Gambling Act comes into force

Gambling advertising laws relaxed
Gambling advertising laws relaxed

New laws have today come into effect allowing the advertising of gambling on television and radio in the UK.

From Saturday onwards betting shops, casinos and gambling websites are able to market themselves on TV and radio for the first time since the passing of the Gambling Act 2005.

The freedom to advertise gambling, albeit with a strict post-watershed window of 9pm, in such media has been warmly welcomed by the industry.

The act also allows gambling websites to be based in and regulated by the British government and orders the removal of up to 6,000 fruit machines from minicab offices and takeaway restaurants.


According to the government the act will cut down on illegal gambling and protect children, but campaign groups such as the Salvation Army say it will add to the "normalisation" of an activity it deems as harmful as smoking or alcohol abuse.

"Given the cumulative effect of these elements of the act the Salvation Army is particularly concerned that the government and the Gambling Commission closely monitor the impact and take swift action to counter any detrimental effects," a statement elaborated.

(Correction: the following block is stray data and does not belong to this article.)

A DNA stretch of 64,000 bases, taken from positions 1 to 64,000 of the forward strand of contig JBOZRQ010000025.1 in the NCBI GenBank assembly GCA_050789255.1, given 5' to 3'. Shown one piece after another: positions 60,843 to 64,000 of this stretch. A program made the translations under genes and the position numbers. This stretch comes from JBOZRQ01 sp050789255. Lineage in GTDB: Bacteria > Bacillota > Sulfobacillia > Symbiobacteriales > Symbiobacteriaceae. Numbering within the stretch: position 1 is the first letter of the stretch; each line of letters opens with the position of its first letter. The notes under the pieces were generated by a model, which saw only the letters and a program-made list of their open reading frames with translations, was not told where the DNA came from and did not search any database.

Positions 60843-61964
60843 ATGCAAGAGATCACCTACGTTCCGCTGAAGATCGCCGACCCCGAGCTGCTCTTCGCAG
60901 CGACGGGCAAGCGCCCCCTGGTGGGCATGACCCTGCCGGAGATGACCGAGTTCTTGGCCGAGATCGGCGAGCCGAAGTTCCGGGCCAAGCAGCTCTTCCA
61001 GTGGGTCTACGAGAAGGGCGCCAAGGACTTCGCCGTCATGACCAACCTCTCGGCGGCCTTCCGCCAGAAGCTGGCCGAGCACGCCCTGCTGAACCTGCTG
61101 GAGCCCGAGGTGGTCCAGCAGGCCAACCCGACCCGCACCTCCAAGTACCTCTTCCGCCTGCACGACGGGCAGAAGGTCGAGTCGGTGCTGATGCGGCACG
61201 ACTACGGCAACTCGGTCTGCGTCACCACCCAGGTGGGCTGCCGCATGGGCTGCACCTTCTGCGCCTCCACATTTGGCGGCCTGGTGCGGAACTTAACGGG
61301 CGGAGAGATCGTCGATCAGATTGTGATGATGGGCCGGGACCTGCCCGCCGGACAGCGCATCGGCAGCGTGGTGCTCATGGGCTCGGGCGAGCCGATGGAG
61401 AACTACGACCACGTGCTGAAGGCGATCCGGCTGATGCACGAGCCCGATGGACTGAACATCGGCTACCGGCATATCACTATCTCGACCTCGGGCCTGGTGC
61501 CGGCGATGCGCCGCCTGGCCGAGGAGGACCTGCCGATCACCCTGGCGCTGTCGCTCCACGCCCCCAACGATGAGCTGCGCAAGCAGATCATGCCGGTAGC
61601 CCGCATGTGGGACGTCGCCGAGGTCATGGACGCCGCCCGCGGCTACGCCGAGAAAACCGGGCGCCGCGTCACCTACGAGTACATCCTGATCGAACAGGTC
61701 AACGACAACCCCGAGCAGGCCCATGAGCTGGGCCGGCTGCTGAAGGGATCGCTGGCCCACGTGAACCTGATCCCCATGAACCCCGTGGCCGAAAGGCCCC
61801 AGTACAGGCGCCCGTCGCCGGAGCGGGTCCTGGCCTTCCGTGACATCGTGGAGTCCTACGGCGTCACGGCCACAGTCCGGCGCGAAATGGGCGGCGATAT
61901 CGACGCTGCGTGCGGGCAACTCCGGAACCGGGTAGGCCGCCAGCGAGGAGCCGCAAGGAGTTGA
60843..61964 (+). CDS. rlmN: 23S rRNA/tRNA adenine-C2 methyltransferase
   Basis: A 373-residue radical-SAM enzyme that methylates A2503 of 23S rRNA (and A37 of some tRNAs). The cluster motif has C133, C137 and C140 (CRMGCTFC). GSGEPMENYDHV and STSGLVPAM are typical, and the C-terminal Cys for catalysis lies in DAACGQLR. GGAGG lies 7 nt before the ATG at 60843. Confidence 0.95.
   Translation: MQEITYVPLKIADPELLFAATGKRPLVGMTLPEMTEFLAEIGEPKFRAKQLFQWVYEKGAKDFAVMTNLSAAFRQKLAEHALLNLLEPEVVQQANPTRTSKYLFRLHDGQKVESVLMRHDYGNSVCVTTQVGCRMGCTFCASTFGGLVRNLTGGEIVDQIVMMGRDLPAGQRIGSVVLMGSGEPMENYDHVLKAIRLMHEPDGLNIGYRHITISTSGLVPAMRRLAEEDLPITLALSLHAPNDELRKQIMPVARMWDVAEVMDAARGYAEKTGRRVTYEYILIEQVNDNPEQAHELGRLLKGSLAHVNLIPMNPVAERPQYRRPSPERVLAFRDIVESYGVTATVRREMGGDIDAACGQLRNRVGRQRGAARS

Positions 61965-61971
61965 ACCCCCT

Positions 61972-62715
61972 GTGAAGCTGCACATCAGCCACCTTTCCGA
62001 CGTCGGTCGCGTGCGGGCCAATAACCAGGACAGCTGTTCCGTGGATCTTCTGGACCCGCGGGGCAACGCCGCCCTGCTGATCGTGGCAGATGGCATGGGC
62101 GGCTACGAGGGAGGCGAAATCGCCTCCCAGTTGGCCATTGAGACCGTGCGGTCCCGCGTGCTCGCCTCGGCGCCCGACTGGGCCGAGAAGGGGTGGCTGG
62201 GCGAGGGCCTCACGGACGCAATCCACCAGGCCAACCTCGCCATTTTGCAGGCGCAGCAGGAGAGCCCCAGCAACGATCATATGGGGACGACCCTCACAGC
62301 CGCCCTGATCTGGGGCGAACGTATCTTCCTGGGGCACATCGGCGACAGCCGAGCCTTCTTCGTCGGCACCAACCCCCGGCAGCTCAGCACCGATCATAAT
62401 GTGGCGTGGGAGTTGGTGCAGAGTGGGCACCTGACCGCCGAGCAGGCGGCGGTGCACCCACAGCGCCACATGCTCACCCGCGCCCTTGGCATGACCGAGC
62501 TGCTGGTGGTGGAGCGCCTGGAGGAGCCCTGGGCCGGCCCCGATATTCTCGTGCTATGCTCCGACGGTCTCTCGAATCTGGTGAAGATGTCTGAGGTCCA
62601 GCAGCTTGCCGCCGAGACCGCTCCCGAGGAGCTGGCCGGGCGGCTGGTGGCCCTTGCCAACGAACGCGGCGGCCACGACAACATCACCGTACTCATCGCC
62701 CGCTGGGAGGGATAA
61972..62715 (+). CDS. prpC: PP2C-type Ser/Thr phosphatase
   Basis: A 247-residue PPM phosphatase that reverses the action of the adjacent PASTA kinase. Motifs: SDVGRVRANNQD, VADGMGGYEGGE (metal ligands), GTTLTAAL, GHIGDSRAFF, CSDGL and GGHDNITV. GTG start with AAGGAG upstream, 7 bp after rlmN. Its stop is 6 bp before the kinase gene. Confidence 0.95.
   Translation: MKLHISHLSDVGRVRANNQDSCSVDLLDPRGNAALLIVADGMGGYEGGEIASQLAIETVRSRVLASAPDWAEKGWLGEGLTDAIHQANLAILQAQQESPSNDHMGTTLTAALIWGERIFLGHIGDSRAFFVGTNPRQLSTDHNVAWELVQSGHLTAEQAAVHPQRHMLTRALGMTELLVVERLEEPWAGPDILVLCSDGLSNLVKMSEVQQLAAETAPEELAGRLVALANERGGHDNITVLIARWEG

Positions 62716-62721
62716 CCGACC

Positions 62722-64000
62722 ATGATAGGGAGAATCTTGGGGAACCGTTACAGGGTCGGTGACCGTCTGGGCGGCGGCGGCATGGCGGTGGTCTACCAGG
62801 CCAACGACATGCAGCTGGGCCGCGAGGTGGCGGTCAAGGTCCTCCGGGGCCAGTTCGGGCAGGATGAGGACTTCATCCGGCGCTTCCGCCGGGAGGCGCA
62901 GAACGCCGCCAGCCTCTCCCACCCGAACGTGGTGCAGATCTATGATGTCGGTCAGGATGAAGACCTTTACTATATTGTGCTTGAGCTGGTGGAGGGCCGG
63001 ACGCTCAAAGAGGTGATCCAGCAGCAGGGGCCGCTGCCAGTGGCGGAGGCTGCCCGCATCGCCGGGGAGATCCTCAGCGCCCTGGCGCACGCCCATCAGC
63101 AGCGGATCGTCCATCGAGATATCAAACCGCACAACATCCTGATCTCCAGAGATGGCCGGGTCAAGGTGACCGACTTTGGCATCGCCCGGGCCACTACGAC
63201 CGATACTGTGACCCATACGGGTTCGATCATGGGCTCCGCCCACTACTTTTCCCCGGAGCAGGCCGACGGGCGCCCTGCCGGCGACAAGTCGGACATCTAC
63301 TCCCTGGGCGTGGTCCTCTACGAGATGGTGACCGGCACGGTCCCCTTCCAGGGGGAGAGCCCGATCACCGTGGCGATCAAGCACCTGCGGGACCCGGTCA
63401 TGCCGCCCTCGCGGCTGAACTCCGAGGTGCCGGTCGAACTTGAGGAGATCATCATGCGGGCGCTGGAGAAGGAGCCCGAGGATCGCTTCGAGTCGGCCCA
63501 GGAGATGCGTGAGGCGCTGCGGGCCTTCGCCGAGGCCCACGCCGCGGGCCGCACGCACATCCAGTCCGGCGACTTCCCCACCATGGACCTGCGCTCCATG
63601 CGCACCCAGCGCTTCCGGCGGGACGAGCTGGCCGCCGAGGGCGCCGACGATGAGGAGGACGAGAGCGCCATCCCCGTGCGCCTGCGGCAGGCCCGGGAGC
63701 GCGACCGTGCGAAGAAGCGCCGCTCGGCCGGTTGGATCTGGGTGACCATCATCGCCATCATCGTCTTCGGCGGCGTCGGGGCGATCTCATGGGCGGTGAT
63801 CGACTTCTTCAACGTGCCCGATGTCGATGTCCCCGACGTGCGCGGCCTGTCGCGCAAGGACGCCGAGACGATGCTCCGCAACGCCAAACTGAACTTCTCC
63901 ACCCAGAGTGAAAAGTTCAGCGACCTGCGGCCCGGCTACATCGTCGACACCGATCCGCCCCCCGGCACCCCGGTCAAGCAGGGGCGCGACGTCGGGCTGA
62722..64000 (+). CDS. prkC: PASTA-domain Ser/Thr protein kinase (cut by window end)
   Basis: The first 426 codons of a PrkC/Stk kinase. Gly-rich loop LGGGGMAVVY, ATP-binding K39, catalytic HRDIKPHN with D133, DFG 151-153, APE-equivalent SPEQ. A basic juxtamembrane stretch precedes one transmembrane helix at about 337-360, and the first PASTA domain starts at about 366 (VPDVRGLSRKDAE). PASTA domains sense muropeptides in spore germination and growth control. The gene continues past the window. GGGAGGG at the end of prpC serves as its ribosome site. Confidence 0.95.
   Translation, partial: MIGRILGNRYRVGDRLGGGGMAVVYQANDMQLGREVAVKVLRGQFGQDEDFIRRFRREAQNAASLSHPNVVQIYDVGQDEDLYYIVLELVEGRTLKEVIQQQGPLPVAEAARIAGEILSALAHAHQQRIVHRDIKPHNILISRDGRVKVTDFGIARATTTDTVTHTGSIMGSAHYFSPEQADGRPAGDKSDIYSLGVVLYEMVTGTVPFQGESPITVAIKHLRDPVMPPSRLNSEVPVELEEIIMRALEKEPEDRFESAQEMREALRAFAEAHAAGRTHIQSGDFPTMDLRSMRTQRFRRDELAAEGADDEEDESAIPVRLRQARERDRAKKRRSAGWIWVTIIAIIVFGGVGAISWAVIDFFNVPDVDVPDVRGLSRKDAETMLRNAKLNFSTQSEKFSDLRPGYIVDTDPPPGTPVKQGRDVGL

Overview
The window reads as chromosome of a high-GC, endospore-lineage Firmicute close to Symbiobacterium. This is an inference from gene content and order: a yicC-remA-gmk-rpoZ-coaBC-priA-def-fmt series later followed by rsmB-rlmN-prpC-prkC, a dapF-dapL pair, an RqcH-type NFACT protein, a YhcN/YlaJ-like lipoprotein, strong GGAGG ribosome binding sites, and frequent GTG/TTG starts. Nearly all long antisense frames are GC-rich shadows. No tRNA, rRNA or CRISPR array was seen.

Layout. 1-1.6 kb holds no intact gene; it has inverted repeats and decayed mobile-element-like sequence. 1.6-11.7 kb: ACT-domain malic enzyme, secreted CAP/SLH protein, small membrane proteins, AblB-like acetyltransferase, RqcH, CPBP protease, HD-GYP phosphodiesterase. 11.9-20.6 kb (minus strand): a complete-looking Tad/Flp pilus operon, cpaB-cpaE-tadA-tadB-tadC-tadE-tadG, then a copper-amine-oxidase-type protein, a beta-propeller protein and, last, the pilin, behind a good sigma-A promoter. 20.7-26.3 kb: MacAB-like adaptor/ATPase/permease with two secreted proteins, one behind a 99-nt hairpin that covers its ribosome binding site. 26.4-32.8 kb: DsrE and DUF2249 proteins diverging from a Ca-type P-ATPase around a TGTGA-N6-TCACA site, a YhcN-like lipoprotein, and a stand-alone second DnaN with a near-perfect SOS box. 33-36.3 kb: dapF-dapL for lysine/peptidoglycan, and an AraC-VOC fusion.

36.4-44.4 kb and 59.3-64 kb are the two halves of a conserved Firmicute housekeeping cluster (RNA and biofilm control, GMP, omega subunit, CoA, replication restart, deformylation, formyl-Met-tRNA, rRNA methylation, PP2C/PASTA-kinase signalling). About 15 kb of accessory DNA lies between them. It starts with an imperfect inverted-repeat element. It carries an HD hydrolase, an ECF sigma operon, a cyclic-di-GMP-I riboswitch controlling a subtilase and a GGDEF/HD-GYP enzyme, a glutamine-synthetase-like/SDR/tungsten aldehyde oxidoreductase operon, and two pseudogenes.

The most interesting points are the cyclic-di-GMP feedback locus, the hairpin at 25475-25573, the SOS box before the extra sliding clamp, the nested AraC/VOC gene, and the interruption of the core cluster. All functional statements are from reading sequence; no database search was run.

"The act is now in place but people and groups, like the Salvation Army, who are concerned about the damaging effects of gambling in our society need to remain alert to the potential dangers, to support those with gambling problems, and to campaign for greater protection for the vulnerable.

"Gambling is not a normal leisure activity. While some people enjoy a flutter or bet from time to time, gambling can become addictive and cause many problems. The results can be devastating on the individual, their friends, family, and on society."

But speaking ahead of the implementation of the act, sports minister Gerry Sutcliffe told BBC Radio Four: "In the past, under the previous gambling act which was 40 years old, there wasn't the ability to enforce any of the regulations.

"So we have a Gambling Commission and local authorities who now have powers to investigate, to prosecute, indeed to revoke licences from people that don't play the game."

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